Factors affecting satisfaction in patients with a rotator cuff retear: CT arthrography-based study
BMC Musculoskeletal Disorders volume 24, Article number: 486 (2023)
The relationship between retear that may occur after rotator cuff repair and patient satisfaction is not well established. This study aimed to determine whether the types and size of the retear evaluated by computed tomography arthrography (CTA) influenced patient satisfaction. We also analyzed the patient factors that could affect patient satisfaction.
Patients and methods
A total of 50 patients who were diagnosed with rotator cuff retear after undergoing arthroscopic rotator cuff repair were included in this study. All the patients were dichotomously classified into the satisfactory or dissatisfactory groups according to the patients’ self-classifications. CTA was used to assess the attachment status of the footprint, detect retear on the medial side of the footprint of the repaired cuff, and determine the retear size. Demographic factors, including sex, age, occupation, dominant upper extremity, duration of pain, presence of diabetes mellitus, trauma history, history of ipsilateral shoulder surgery, repair technique, worker’s compensation status, and functional shoulder score, were investigated.
Thirty-nine patients were classified into the satisfactory group and 11 patients were classified into the dissatisfactory group. There were no differences in age, sex, occupation, dominant hand, duration of pain, presence of diabetes mellitus, trauma history, history of ipsilateral shoulder surgery, repair technique, worker’s compensation, and duration of follow-up between the two groups. However, the postoperative American Shoulder and Elbow Surgeon (ASES) score (P < 0.01), visual analog scale (VAS) pain level (P < 0.01), anteroposterior (AP) length (P < 0.01), and area of the retear site (P < 0.01) were significantly different.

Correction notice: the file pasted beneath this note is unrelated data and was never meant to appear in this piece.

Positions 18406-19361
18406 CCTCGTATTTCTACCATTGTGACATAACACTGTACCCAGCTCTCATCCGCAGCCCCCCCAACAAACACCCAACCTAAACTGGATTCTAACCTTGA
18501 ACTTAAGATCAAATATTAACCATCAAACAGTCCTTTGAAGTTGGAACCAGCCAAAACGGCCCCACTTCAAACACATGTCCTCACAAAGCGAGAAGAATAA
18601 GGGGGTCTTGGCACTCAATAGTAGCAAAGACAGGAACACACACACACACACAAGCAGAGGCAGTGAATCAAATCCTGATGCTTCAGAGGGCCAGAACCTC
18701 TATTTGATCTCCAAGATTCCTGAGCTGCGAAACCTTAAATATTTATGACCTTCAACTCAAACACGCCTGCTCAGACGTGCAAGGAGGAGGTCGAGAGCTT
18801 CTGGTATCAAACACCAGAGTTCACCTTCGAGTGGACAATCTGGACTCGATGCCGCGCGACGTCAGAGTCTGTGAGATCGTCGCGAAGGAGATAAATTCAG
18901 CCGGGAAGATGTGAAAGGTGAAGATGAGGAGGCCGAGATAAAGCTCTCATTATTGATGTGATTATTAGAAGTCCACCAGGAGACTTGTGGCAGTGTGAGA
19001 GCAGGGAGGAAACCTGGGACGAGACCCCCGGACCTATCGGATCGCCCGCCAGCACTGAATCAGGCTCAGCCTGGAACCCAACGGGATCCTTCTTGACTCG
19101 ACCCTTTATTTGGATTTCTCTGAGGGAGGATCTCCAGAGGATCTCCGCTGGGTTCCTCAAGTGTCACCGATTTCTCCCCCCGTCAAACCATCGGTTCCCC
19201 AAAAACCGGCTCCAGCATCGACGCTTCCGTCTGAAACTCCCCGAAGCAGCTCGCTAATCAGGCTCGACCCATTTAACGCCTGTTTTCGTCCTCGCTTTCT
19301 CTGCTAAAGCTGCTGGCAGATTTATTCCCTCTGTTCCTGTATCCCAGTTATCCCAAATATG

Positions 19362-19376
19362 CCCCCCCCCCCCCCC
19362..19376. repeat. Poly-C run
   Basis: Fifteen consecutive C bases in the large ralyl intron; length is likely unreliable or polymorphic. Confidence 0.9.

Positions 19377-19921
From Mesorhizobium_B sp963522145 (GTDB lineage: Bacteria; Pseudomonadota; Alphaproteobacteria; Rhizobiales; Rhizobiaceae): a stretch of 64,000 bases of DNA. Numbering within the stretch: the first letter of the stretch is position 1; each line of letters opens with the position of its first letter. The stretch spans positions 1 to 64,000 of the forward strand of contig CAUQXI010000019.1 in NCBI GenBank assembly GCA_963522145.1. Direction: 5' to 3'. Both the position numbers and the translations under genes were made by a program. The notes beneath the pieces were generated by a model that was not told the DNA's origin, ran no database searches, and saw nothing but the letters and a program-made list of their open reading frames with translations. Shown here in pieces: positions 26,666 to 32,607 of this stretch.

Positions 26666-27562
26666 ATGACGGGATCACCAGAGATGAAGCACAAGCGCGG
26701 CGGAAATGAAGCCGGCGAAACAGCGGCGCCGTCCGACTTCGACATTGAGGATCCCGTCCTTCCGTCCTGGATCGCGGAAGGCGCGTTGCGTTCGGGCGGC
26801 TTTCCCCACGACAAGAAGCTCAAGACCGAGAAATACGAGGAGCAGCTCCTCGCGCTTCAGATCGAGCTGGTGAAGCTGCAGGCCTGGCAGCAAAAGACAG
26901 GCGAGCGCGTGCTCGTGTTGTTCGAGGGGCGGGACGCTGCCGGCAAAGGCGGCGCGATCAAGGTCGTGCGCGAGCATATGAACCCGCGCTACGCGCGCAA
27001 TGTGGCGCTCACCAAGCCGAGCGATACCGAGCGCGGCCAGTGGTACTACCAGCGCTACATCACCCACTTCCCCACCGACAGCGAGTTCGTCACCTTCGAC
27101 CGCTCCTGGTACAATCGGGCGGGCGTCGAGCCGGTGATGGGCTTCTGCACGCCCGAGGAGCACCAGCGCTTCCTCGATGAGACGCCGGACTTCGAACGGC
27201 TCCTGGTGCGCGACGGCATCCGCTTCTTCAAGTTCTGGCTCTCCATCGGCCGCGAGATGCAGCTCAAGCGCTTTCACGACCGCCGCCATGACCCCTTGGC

The AP length and area of the retear site estimated using CTA were confirmed as the significant risk factors for dissatisfaction. However, the type of repaired rotator cuff judged by the attachment status of the footprint did not correlate with patient satisfaction. In addition, the postoperative VAS pain scale and ASES score was correlated with patient satisfaction.
Overall, the incidence of retear after rotator cuff repair has been observed to be approximately one in four patients . However, numerous studies have reported that the clinical outcomes after rotator cuff repair improved regardless of whether retear had occurred. Therefore, they concluded that there was no correlation between rotator cuff repair integrity and the clinical outcomes [1,2,3,4,5,6]. These studies appear to validate rotator cuff repair as post-operative outcomes are good anyway; however, they may also raise fundamental questions about the necessity of rotator cuff repair owing to the irrelevance between repair integrity and clinical outcomes. On this issue, Tashjian said that despite the surgical fascination with healing, most studies have failed to show that anatomic healing makes an important difference with regard to the outcomes . On the other hand, Yang et al. reported poor clinical outcomes in the retear group compared to the intact group in a systematic review of rotator cuff repair after retear,  and Kim et al. reported poor clinical outcomes in the retear group in a study of arthroscopic revision rotator cuff repair . Thus, the relationship between repair integrity and clinical outcome has remained controversial until recently.
Some authors advocate that the above-mentioned “knowledge gap” occurs because non-anatomical factors could affect the clinical outcomes [10, 11]. However, we consider that the inaccuracy of evaluation methods for cuff integrity can also cause a knowledge gap. Several modalities, such as ultrasonography, magnetic resonance imaging (MRI)/MR arthrography (MRA), and CTA have been used to evaluate the postoperative cuff integrity in previous studies. Ultrasonography has a relatively low interobserver reliability; additionally, MRI/MRA can be used restrictively because of its high cost. In contrast, CTA cannot differentiate fatty infiltrates in rotator cuffs, but can be performed at a lower cost than MR, and the newly developed multi-detector CT (MDCT) has been reported to have a sensitivity of 99% and a specificity of 100% for the diagnosis of supraspinatus (SSP) tears .